The turning of the calendar always seems to be about new beginnings, a fresh start and a chance to start over and get it right this time. That never quite sits right with me. In spite of the ingrained self-loathing that is the birthright of my generation, I am actually reasonably happy with myself. Sure, there is room for improvement on almost all levels, but that basic structure is pretty good, so I don’t really want a new start. Who am I kidding? At my age I am happy to be able to keep on keeping on without too many accommodations to the “changing” eyesight, that lifestyle induced arthritis and the increased distinguishedness of my locks. So rather than a restart, I like to focus on making small adjustments, looking for improvement over perfection. So, if you are into a little experimentation, to trying something new in hopes of a better tomorrow, won’t you join me now as we stand and make, the Rheinberg Sour.
This drink comes to us from a random comment on my beloved Trinidad Sour. That’s right, this one was inspired by the drink that started it all for me, that very first cocktail post, back when I did not have quite so many words at my disposal, or plan for how to use them. In some ways, not much has changed. I am still writing about drinks, in a much expanded format. I still don’t have much of a plan in that I never know what I am going to say about a drink till I get started and I don’t know when I will write or when I will stop. I like the freeform nature of it. On the upside, I know a little more than I did when I started and I am way more likely to take chances on things these days. Which is why I decided to give it a whirl when someone suggested that you could swap in Underberg Digestif bitters for Angostura bitters in the Trinidad Sour. I was dubious, but we have had good luck with this ingredient, so in a nod to tradition and convention, I swapped out the name to reflect the location where our primary ingredient is made and got to mixing.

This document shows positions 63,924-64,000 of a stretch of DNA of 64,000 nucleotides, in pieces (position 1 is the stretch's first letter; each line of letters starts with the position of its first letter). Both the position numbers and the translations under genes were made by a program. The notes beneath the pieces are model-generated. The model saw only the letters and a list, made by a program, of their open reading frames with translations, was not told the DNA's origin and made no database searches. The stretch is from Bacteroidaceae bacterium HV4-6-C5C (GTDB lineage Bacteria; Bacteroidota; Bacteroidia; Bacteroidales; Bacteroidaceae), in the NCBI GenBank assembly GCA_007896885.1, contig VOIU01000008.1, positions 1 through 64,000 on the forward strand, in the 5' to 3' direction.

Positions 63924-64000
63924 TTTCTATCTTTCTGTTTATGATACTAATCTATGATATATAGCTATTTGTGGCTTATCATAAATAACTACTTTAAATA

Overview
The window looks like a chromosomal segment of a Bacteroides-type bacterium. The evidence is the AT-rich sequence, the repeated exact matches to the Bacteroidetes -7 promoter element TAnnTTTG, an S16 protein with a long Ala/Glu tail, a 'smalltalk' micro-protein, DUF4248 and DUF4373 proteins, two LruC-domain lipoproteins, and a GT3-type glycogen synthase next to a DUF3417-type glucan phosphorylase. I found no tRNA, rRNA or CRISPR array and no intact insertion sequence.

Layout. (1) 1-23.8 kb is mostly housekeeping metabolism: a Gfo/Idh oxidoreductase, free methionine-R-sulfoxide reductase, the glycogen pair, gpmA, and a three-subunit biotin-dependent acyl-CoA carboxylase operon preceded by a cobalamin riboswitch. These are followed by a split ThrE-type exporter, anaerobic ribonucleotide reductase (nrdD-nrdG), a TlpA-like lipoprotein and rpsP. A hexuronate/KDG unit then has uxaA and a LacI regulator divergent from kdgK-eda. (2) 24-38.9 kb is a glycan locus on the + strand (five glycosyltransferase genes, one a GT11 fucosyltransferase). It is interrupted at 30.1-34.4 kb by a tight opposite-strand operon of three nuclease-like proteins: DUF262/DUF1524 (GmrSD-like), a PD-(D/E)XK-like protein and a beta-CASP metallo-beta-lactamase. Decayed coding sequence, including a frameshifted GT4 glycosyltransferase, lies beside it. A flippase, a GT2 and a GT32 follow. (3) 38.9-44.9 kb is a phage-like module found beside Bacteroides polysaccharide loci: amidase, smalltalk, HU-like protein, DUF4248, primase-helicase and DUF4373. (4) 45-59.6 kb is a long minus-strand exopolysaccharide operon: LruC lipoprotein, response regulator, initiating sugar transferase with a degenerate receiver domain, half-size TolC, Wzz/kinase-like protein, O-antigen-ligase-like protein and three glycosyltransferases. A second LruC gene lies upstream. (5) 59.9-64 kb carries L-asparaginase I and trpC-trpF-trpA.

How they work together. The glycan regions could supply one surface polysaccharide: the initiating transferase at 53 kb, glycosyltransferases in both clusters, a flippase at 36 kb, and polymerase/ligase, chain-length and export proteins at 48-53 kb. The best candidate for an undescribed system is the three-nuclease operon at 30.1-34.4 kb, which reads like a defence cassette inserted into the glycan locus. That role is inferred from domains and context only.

Just to set things straight, I am a big fan of Underberg. For those who haven’t been introduced yet, they are digestif bitters made in Rheinberg, Germany using herbs from 43 different countries and aged in Slovenian oak barrels, since 1846. They come in adorable little 20ml bottles wrapped in brown paper with little “U” topped lids you can collect and swap for cool gear. I was introduced to them in Munich about a decade ago after a particularly filling dinner and after a little effort, I have loved them ever since. That said, they are an acquired taste. As the good folks from Underberg themselves say on the bottle, “It is not a beverage and should be sipped or taken all at once because of its strong herbal taste.” They are indeed bitter and wonderful, if you go in for that sort of thing. They also excel as a flavoring. I have been shocked by this intriguing ingredient in several cocktails. Whether in the Krauter Sour, the Ice-Berg or event the tropical Imperial Bulldog, Underberg is always surprising and wonderful, so I was curious to see what it would do in a Trinidad build.
We are shaking things up so grab your tins and pop in one ounce of rye, I chose Corsair Ryemageddon, 3/4 of an ounce of orgeat, 3/4 of an ounce of freshly squeezed lemon juice, half an ounce of egg white and two bottles of Underberg. Add some of that artisanal ice and shake hard to the beat of Emilie Autumn’s wonderfully discordant harpsichord version of “Always Look on the Bright Side of Life“. When your tins begin to frost over, open them up and strain your cocktail from one to the other before discarding the ice and going for a second “dry shake”. Slowly pour into something suitably beautiful and garnish with a little dehydrated star fruit.
Well, isn’t that lovely? It has a nice color and a wonderful flavor, a little on the sweet side, but nice for an after dinner drink, which makes sense for a digestif. It also did that inexplicable thing that we have found with other Underberg cocktails where the flavor evolves as the temperature changes. This happens with most drinks, but not on this scale. Chocolate undertones shift toward vanilla as a tartness moves up in the palate. Really unique and intriguing. This drink is a lot of nice things, but it is not a Trinidad Sour. Underberg just doesn’t hit with the same spice-filled bitter force that Angostura brings to the table.
So we gave it a shot and things did not work out the way we had hoped. That’s ok. There is a reason we actually try the things rather than judging them on looks alone. The Rheinberg Sour is really nice, but it is not an improvement on the Trinidad Sour. In fact, I would not even put them in the same category. However, it is a really lovely cocktail that deserves a place on your after dinner menu. You win some, you lose some, some get rained out, as they say. I am going to call this little experiment a win, but maybe one of those with an asterisk? Things worked out, but there was a bit of luck involved and we got a different result than we expected, but isn’t that kind of wonderful in itself? I think it is. May the coming year bless you with some educated experimentation, a little luck and some unexpected outcomes, in the meantime, stay safe, stay hydrated and stay sane, my friends.